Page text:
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View Poll Results: Should the US build or improve it's HSR network?
Yes 249 89.57%
No 29 10.43%
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Old December 13th, 2009, 01:41 AM   #901
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Is it worth 200 billion of my Grandchildren's money (at 6% interest) to make that trip in half the time? Well, there's the question.
Is it worth that amount of money to shave a few minutes off the commute of someone that drives? The federal government has spent over a trillion dollars building freeways just so people can drive to a place more quickly.
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Old December 13th, 2009, 01:47 AM   #902
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Well, I still think we should promote HSR American-style, which means with thousands of parking spaces attached to each station, even if it means people living downtown have to take a light rail or cab to a suburban HSR station.
Why must transportation policy cater to the car? The car is only popular insofar as it is the only option many people have to get around.

BART was designed to cater to suburban commuters and it's ridership is half that of the D.C. metro which was designed to be a true urban style mass transit system.

If we want to maximize rail ridership, we must change land use policies and build around rail stations and provide suitable pedestrian and cyclist amenities.

The car is not king. It was selected by the government a long time ago to be the dominant mode of transportation in this country and has been subsidized long enough. It's time to put rail on an equal footing.
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Old December 13th, 2009, 03:27 AM   #903
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If we want to maximize rail ridership, we must change land use policies and build around rail stations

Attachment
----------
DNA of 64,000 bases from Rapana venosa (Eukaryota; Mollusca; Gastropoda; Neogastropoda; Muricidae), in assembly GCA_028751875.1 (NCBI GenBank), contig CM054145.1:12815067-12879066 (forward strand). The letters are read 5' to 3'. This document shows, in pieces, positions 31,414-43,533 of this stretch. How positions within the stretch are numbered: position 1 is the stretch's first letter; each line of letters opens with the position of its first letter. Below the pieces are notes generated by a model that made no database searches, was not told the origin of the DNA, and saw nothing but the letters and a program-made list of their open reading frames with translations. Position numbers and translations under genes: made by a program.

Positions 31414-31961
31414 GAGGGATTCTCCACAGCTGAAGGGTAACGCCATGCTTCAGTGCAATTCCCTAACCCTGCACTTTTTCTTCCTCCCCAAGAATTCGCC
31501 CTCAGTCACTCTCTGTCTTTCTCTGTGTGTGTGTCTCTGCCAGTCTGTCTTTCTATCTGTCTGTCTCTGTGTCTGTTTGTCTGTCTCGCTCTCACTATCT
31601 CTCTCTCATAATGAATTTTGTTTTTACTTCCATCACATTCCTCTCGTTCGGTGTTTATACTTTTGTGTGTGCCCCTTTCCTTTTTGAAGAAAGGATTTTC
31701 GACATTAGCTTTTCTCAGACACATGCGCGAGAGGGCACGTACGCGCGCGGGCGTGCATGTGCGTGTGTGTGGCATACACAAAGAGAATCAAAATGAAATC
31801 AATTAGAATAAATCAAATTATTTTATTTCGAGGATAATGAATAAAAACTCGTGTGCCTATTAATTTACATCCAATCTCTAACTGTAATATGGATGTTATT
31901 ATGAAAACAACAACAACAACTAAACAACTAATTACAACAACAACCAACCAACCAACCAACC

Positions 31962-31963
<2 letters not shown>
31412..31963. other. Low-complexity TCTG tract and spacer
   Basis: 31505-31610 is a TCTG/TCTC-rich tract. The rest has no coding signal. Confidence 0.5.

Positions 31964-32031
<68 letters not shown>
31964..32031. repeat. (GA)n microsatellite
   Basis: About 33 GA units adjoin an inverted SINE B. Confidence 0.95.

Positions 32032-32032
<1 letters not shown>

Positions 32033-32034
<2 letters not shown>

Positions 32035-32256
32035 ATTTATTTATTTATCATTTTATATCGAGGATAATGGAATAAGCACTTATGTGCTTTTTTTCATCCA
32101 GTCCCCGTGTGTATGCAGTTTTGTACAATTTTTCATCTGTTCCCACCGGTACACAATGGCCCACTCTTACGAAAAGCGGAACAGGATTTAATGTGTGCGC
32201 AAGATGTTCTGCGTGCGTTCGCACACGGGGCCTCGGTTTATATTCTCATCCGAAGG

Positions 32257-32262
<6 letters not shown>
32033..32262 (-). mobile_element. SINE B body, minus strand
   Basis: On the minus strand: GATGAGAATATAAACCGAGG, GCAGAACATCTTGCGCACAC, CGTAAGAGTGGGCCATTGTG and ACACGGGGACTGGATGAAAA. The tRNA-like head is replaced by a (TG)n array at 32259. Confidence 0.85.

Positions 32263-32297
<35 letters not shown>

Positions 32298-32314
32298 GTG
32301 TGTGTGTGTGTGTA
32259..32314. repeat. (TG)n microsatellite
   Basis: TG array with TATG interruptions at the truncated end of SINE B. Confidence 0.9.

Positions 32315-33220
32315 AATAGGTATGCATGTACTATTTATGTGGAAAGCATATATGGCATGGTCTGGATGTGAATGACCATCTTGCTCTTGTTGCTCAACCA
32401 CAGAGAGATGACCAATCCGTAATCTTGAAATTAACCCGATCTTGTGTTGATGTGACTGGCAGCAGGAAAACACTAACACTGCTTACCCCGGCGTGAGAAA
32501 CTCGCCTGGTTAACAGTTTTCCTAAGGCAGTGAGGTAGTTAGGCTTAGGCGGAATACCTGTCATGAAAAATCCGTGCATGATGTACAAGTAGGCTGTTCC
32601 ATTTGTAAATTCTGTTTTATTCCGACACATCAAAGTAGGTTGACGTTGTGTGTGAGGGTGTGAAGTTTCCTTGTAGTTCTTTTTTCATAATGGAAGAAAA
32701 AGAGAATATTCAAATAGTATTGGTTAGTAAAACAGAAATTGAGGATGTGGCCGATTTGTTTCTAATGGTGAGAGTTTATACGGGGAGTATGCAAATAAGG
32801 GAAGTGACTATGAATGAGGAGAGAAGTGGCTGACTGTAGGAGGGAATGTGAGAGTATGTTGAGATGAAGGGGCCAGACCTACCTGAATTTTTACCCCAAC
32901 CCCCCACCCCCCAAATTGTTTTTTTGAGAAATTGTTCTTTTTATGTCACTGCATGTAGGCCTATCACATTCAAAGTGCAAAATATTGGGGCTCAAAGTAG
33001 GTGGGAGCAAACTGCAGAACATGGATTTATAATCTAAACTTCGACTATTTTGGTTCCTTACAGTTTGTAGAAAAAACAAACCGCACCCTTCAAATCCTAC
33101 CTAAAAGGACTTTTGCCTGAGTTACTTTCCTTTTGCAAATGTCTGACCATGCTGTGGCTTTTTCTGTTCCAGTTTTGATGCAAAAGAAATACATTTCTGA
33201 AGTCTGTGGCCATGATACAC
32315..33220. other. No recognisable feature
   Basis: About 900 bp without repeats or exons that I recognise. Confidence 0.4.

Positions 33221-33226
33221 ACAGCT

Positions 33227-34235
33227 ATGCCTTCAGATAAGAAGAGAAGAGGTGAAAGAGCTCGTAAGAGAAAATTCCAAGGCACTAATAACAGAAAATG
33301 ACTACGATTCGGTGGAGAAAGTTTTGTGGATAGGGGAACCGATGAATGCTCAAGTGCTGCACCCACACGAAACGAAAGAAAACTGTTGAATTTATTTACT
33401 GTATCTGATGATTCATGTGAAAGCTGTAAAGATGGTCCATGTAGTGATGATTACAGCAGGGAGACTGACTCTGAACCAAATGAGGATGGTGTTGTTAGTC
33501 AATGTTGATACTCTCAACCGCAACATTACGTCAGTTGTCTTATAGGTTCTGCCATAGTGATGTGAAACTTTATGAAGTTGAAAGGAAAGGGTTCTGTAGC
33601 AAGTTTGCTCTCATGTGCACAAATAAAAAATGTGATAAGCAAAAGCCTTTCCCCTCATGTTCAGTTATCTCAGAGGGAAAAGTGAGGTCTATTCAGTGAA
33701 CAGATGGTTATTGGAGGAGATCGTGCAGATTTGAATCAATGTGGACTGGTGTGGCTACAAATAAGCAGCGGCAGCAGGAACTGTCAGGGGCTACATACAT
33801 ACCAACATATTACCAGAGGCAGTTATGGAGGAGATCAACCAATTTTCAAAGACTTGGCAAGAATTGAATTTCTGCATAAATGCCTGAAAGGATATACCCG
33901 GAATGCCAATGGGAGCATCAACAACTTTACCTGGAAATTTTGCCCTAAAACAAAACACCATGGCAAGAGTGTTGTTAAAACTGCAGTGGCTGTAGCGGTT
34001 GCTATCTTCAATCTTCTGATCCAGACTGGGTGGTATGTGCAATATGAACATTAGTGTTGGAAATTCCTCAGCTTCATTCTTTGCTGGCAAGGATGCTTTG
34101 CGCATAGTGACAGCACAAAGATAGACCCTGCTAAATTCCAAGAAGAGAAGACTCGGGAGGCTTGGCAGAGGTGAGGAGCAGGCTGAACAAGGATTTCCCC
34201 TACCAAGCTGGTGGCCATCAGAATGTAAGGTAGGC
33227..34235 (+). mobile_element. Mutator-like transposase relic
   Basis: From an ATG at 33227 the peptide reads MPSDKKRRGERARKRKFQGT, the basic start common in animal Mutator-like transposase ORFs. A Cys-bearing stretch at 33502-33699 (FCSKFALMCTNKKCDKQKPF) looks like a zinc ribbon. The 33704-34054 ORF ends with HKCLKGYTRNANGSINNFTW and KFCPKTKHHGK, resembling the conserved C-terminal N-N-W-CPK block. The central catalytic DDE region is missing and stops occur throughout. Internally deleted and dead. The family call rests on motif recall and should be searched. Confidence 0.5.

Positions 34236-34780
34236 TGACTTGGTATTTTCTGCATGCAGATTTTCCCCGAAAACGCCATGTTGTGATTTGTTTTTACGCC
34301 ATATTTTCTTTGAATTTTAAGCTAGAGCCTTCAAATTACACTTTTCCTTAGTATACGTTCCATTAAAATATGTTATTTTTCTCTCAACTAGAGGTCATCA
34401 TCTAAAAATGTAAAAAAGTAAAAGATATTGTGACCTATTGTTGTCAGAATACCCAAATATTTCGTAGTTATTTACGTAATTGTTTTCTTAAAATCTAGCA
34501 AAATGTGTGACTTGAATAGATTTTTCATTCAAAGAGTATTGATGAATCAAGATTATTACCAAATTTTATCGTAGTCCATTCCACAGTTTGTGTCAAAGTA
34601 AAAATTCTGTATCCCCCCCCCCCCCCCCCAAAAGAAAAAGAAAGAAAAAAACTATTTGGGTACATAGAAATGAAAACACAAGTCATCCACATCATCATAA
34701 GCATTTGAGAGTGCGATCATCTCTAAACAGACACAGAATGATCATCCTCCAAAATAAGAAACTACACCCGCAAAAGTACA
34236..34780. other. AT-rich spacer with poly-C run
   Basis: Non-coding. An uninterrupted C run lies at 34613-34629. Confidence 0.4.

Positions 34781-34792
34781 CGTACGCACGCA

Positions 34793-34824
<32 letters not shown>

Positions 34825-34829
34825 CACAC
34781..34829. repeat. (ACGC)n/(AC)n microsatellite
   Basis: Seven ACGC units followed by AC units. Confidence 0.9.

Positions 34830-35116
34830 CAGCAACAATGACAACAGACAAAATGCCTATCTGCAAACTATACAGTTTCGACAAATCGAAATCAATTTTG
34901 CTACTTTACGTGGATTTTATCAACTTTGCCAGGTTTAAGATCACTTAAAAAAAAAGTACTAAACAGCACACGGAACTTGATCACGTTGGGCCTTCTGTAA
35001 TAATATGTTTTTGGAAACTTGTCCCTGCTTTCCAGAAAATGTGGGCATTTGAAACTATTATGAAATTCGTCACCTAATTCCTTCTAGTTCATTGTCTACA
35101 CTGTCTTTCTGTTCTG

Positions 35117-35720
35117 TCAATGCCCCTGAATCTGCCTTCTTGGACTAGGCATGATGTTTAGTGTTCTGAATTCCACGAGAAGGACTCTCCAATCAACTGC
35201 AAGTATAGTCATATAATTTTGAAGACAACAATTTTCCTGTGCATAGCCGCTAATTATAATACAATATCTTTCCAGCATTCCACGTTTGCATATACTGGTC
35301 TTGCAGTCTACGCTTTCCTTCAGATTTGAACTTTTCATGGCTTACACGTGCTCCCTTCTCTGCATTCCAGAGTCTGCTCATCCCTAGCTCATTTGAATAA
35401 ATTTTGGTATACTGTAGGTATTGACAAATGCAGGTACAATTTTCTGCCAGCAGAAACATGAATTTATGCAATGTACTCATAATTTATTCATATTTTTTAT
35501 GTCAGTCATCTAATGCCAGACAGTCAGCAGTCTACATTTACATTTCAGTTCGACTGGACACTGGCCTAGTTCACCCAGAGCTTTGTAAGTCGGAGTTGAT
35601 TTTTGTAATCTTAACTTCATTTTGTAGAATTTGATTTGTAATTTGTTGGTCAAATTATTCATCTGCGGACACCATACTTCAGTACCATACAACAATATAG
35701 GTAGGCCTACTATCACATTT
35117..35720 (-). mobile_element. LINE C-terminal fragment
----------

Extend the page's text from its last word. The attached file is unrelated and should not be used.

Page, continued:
That's the problem: anti-car feeling to the point it amounts to and ideology. Build rail lines, let it build around them, but don't attack suburban lifestyle only to create "demand" to otherwise "oh-so-cool" European-like tranportation system that cannot attract sufficient costumers.

Let those who want to live near rail live, and those who want to live in suburubs live there. Free market, bro.
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Old December 13th, 2009, 03:29 AM   #904
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The anti-transit people act the same way too(not everybody of course). Besides, people can't use rail lines if the development only caters to those who can drive there, than use transit. May as well keep driving.
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Old December 13th, 2009, 03:46 AM   #905
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Let those who want to live near rail live, and those who want to live in suburubs live there. Free market, bro.
You really are ignorant of basic facts. There is no free market involved in the construction of large freeways to serve low scale suburban sprawl hellholes made possible by local government zoning laws.
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Old December 13th, 2009, 05:45 AM   #906
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When it comes to funding, it is easy to say "raise taxes" or "cut military". But tax money is not, and should not, be earmarked unless it had closed relation with the financed system. For instance, it makes totally sense to have a highway trust fund which collect money from gas tax. That is fair.

But what would pay for a, say, railway trust fund?